The historic building with an approximate area of 200,000 square metres has been listed by UNESCO as part of the World Heritage Site “Bam and Its Cultural Landscape”.
The origin of this enormous citadel on the Silk Road can be traced back to the Achaemenid Empire (sixth to fourth centuries BCE) and even beyond. The entire building was a large fortress containing the citadel, but because of the impressive look of the citadel, which forms the highest point, the whole fortress is named the Bam Citadel.
This historic citadel is made up of several architectural forms, including the walls, the tower, numerous gates, mosques, bazaars, caravanserais, schools, baths, zurkhaneh (sports place) and residential neighbourhoods.
In the architectural form of Bam Citadel there are two different distinguishable parts:
The rulers’ part in the most internal wall, holding the citadel, barracks, mill, 4-season house, water-well (dug in the rocky earth and about 40 metres deep), and a stable for 200 horses.
The ruled-over part surrounding the rulers’ place, consisting of the main entrance of the entire fortress-city and the bazaar alongside of the North-to-South spinal axis (which connects the main entrance to the citadel), and around 400 houses with their associated public buildings (such as a school and sport place).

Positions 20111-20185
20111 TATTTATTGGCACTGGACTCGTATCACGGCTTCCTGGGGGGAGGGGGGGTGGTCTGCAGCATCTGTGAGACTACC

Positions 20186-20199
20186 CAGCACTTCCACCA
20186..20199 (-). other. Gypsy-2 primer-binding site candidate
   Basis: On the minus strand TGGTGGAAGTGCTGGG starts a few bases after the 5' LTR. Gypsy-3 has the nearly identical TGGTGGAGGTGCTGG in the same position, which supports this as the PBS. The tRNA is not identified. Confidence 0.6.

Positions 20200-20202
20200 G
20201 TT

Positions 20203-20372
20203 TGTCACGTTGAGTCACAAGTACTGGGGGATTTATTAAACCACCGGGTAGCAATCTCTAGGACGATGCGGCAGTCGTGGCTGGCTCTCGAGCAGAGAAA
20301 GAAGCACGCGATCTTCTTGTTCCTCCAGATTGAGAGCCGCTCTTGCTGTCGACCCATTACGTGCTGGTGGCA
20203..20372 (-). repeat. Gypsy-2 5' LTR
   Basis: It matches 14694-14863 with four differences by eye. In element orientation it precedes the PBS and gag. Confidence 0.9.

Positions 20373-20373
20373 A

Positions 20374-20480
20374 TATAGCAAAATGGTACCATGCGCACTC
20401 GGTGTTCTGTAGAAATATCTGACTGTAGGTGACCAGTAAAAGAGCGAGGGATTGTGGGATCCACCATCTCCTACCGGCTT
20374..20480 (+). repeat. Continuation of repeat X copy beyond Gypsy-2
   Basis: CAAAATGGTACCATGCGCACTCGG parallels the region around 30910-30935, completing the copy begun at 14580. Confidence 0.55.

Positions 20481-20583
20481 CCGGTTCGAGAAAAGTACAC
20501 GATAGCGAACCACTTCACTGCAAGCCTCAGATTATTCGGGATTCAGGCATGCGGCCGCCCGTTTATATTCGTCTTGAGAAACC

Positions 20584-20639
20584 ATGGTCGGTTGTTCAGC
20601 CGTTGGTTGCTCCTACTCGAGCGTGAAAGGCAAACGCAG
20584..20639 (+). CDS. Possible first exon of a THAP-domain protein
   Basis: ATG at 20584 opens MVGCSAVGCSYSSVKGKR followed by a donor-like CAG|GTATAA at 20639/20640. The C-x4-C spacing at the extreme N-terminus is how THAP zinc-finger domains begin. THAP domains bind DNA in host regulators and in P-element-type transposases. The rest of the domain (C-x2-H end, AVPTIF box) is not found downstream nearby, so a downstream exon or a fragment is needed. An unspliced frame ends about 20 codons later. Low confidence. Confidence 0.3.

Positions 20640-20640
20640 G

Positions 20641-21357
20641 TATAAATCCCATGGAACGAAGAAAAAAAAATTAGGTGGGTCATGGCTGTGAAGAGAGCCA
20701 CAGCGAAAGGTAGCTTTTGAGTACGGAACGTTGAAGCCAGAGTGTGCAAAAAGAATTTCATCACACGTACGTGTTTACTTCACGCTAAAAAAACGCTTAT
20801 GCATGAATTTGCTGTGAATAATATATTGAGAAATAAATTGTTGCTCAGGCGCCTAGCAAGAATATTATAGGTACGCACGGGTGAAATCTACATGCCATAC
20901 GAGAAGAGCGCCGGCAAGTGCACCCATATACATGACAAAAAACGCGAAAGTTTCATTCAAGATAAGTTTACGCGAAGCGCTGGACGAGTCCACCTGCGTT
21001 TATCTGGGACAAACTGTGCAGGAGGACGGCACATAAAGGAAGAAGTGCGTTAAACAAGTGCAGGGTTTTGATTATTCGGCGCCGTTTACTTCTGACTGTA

The citadel consists of four main sections: a residential zone, the stables, the army barracks and the governor’s residence.
Arg-e Bam has 38 watchtowers and four entrance gates, and the outer defence wall is surrounded by a moat. The Government Quarters are on a rocky hill, protected by a double fortification wall.
On December 26, 2003, the Citadel was almost completely destroyed by an earthquake, along with much of the rest of Bam and its environs, but it is now restored and the restoration process of this building goes through the end.
The modern city of Bam has gradually developed as an agricultural and industrial centre, and until the 2003 earthquake was experiencing rapid growth. In particular, the city is known for its dates and citrus fruit, irrigated by a substantial network of qanats. The city also benefited from tourism, with an increasing number of people visiting the ancient citadel in recent years.
Bam Citadel has been referred to by Ferdowsi in his Shahnameh (Book of the Kings) for many times.
People used to live in the citadel until 150 years ago, and the last guardian of the castle, an elderly person, is still living in an eastern city of Kerman province called Rigan.
The magnificent citadel is currently under major restoration following the devastating earthquake.
What follows are photos of the citadel retrieved from Mehr News Agency: